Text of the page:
I took a photo of the Stb side this afternoon and while it does have some lift at the same point it is not as bad. There is some rot in that toerail as well, but that is another days job.

    [IMG]

    I also took a couple of snaps of the core samples I took from the toerail.
    They both got a bit damaged, but there is enough there to go on.
    The first one has the missing toerail sketched on the bench underneath it.
    [IMG]

    The second one is part of an earlier repair that has the wedge included in the main section.

    [IMG]

    The edge of the deck to the topsides is basically 90 degrees all the way down the rail, with the hull curving away as it drops to the waterline. The curve is more pronounced at the stern that the bow, which has very little shape in it until much lower than the rail.
    After splicing the 3 pieces of timber together, I'm going to cut a 10mm slice with a skillsaw into the back at 90 degrees where the toerail sits on deck.
    I'll then do the same cut 50 mm lower, and all material between these cuts will be removed.
    I then need to plane a taper to the bottom edge of the rail. There will be a hollow area in behind, which is where the rot travelled along the timber, but it was there for 50 years the last time and I will "seal" it before installing with plenty off epoxy and the 75 mm 14 gauge screws I've got for the job.
    I think some of the tapered edge will be removed at the fwd end from what I observed while removing, but I won't rush into it.

  8. #183
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    Default Re: A bit of fill and antifoul will sort it out.

    Quote Originally Posted by Peerie Maa View Post
    Normally shroud loads do that, but with your boats construction . . . .?

    Is the deck humped as well?
    Earlier in the thread Slacko said he was out sailing while work was not completed in the boat. I'm wondering if the galley semi bulkhead were removed at that time? I'm not certain that they would completely eliminate the hogging, but without them there would be no preventing the distortion.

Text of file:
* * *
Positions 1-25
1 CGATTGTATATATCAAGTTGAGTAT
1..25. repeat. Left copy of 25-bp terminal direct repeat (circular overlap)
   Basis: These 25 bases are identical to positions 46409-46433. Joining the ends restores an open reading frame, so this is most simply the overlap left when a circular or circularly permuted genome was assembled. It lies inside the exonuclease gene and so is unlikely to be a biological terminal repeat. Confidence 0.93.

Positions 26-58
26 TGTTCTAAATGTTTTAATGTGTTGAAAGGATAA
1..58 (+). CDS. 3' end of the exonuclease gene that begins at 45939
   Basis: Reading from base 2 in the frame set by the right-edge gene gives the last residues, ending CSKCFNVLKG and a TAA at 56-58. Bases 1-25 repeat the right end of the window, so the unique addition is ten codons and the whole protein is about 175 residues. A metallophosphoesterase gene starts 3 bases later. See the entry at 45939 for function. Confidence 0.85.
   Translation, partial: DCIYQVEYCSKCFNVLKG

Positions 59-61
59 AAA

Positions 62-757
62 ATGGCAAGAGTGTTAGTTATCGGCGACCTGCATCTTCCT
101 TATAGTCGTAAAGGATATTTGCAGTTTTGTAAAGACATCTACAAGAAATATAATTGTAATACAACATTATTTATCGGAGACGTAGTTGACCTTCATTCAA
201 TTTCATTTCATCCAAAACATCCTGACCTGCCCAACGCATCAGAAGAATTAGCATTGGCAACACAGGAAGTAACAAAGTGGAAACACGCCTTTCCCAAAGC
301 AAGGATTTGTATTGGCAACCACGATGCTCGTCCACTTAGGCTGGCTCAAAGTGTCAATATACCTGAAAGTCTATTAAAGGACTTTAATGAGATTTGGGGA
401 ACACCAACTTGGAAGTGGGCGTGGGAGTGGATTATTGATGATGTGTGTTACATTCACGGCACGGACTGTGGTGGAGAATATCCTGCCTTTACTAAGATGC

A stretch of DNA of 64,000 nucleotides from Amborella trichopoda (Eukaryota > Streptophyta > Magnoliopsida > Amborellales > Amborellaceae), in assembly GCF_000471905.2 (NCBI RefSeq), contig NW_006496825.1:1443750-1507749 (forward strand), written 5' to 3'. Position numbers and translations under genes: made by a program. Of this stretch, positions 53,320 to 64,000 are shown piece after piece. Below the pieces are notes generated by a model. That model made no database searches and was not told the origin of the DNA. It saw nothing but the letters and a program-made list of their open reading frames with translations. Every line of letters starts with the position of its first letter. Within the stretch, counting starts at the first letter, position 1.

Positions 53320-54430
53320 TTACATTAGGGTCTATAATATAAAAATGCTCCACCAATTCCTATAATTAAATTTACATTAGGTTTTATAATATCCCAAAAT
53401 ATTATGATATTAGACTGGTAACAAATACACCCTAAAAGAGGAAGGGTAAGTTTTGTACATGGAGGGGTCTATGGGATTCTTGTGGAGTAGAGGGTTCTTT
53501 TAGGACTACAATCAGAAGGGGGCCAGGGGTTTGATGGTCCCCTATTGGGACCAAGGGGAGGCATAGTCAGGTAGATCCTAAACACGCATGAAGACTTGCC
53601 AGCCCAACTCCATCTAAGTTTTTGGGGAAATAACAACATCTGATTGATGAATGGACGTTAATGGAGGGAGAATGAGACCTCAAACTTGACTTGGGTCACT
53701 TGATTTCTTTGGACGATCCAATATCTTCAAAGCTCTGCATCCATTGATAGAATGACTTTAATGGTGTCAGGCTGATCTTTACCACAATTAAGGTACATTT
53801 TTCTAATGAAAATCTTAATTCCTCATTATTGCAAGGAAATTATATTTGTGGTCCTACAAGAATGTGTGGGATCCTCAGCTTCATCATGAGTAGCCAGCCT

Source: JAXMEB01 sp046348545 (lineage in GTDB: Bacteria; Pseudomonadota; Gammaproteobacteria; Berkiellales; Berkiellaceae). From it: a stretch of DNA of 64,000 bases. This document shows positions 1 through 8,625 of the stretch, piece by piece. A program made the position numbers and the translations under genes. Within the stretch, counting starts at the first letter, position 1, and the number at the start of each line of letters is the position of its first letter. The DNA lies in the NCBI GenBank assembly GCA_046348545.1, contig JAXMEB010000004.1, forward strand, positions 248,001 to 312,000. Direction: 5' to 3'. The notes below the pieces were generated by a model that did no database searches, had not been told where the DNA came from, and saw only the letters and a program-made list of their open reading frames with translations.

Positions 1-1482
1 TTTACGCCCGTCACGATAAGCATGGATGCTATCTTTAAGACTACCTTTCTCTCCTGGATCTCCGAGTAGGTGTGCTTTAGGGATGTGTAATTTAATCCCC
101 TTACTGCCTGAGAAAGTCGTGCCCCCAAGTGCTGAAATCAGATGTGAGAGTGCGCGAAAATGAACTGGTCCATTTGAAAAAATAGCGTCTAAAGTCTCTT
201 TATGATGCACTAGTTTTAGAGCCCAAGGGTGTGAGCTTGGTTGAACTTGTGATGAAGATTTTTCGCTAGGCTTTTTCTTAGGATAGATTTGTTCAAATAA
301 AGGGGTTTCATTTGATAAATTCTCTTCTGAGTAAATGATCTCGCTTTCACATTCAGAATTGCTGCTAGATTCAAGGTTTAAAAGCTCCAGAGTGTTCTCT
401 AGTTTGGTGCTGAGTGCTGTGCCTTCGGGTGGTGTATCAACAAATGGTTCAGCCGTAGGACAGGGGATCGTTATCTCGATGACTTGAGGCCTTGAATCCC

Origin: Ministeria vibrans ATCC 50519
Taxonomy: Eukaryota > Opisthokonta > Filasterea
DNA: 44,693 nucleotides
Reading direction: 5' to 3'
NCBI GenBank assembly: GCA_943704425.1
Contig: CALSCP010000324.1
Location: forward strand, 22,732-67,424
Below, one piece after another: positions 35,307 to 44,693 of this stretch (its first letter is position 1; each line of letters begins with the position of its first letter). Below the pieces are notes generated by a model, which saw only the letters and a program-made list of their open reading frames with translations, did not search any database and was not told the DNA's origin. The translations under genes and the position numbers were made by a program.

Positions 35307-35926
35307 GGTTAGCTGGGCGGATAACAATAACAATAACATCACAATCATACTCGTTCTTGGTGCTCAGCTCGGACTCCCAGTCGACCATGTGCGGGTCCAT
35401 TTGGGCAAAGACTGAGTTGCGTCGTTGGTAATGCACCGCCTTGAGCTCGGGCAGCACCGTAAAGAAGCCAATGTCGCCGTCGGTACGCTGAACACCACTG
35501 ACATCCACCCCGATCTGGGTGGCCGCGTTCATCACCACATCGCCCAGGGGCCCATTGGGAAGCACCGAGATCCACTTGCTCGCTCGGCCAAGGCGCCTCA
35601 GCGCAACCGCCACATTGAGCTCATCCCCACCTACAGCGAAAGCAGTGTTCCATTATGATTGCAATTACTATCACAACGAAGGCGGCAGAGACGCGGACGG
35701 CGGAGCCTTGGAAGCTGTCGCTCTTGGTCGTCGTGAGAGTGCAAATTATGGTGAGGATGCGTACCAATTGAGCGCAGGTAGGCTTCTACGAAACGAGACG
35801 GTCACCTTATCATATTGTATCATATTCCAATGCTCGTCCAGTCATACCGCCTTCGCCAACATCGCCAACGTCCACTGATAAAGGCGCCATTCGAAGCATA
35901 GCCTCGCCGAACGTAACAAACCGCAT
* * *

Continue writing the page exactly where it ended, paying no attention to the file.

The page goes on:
9. #184
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    Default Re: A bit of fill and antifoul will sort it out.

    I think having the interior out while it was on the hard was the culprit for the hogging.
    Anyway, yesterday I got back into it after a few days recovery from the Christmas lunch.
    I got her lifted out and a quick broom down sorted the hull slime.
    I removed the glue and glass over the hull rot and attacked it with gusto.
    As the first photo shows, I was having a lucky day.

    [IMG]

    Both the rotten planks had nice long scarfs within 300mm, so the rot didn't disappear under the hull as it could have.
    I thought that the scarf in the deck cleat had stopped the rot getting into the chainplate area, but I wasn't that lucky on closer inspection today.
    This is as far as I got on Day one.
    [IMG]

  10. #185
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    Default Re: A bit of fill and antifoul will sort it out.

    Today I concentrated on getting the deck cleat rot out.
    I had to remove that chainplate, which is the for the fwd lower, so I cranked the pole topping lift to the stanchion base in front of the repair to give some support to the mast.
    I also had to remove the holding tank (unused since installation luckily), some of the next plank forward and some locker doors to get access.
    Thanks goodness for multitools is all I can say! There were 2 other guys working on their vessels in the yard who said exactly that as well when I had a look at what they were up to.
    I got that hole cleaned up and measured for timber, and started on the other bit of rot that caught my attention further back.

    [IMG]

    Again it is a skarfed previous repair, although this time it is my fault for not fixing a deck leak in the Jib track.
    At least this patch has a bigger hatch door over the cupboard and some of the deck cleat is in plain view.
    Unfortunately this one also goes FWD into the rear lower shroud chainplate, so I will get the other one back in place before removing this shroud. I could probably get away with both being off, but I do have some caution.

    [IMG]

    This is how both repairs looked when I knocked off and came home.
    I spent an hour or so milling the timber to go back into the boat tomorrow.